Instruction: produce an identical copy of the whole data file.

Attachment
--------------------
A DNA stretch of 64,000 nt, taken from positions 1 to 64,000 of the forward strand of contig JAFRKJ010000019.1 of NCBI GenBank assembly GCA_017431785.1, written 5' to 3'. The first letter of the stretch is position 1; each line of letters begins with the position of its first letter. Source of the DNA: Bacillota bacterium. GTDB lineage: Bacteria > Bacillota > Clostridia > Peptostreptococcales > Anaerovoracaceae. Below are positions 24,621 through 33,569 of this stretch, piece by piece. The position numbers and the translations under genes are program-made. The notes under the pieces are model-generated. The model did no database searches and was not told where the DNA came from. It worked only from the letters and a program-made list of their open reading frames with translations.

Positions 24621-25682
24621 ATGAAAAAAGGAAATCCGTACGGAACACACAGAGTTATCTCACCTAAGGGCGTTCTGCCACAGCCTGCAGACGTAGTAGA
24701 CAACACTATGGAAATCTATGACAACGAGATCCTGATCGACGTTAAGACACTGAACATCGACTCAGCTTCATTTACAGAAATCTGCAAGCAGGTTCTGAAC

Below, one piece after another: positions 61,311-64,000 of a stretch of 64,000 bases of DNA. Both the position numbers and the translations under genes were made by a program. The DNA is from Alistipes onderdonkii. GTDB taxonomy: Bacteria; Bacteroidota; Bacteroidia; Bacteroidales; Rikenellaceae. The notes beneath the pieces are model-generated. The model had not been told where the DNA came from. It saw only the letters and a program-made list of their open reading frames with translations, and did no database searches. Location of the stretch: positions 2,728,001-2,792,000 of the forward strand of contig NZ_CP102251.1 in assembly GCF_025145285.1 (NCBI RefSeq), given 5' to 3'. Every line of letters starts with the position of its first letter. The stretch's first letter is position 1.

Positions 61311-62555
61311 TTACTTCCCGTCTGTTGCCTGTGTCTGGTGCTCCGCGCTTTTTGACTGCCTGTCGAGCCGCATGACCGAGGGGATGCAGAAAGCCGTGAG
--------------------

A DNA stretch of 64,000 nt, taken from positions 1 to 64,000 of the forward strand of contig JAFRKJ010000019.1 of NCBI GenBank assembly GCA_017431785.1, written 5' to 3'. The first letter of the stretch is position 1; each line of letters begins with the position of its first letter. Source of the DNA: Bacillota bacterium. GTDB lineage: Bacteria > Bacillota > Clostridia > Peptostreptococcales > Anaerovoracaceae. Below are positions 24,621 through 33,569 of this stretch, piece by piece. The position numbers and the translations under genes are program-made. The notes under the pieces are model-generated. The model did no database searches and was not told where the DNA came from. It worked only from the letters and a program-made list of their open reading frames with translations.

Positions 24621-25682
24621 ATGAAAAAAGGAAATCCGTACGGAACACACAGAGTTATCTCACCTAAGGGCGTTCTGCCACAGCCTGCAGACGTAGTAGA
24701 CAACACTATGGAAATCTATGACAACGAGATCCTGATCGACGTTAAGACACTGAACATCGACTCAGCTTCATTTACAGAAATCTGCAAGCAGGTTCTGAAC

Below, one piece after another: positions 61,311-64,000 of a stretch of 64,000 bases of DNA. Both the position numbers and the translations under genes were made by a program. The DNA is from Alistipes onderdonkii. GTDB taxonomy: Bacteria; Bacteroidota; Bacteroidia; Bacteroidales; Rikenellaceae. The notes beneath the pieces are model-generated. The model had not been told where the DNA came from. It saw only the letters and a program-made list of their open reading frames with translations, and did no database searches. Location of the stretch: positions 2,728,001-2,792,000 of the forward strand of contig NZ_CP102251.1 in assembly GCF_025145285.1 (NCBI RefSeq), given 5' to 3'. Every line of letters starts with the position of its first letter. The stretch's first letter is position 1.

Positions 61311-62555
61311 TTACTTCCCGTCTGTTGCCTGTGTCTGGTGCTCCGCGCTTTTTGACTGCCTGTCGAGCCGCATGACCGAGGGGATGCAGAAAGCCGTGAG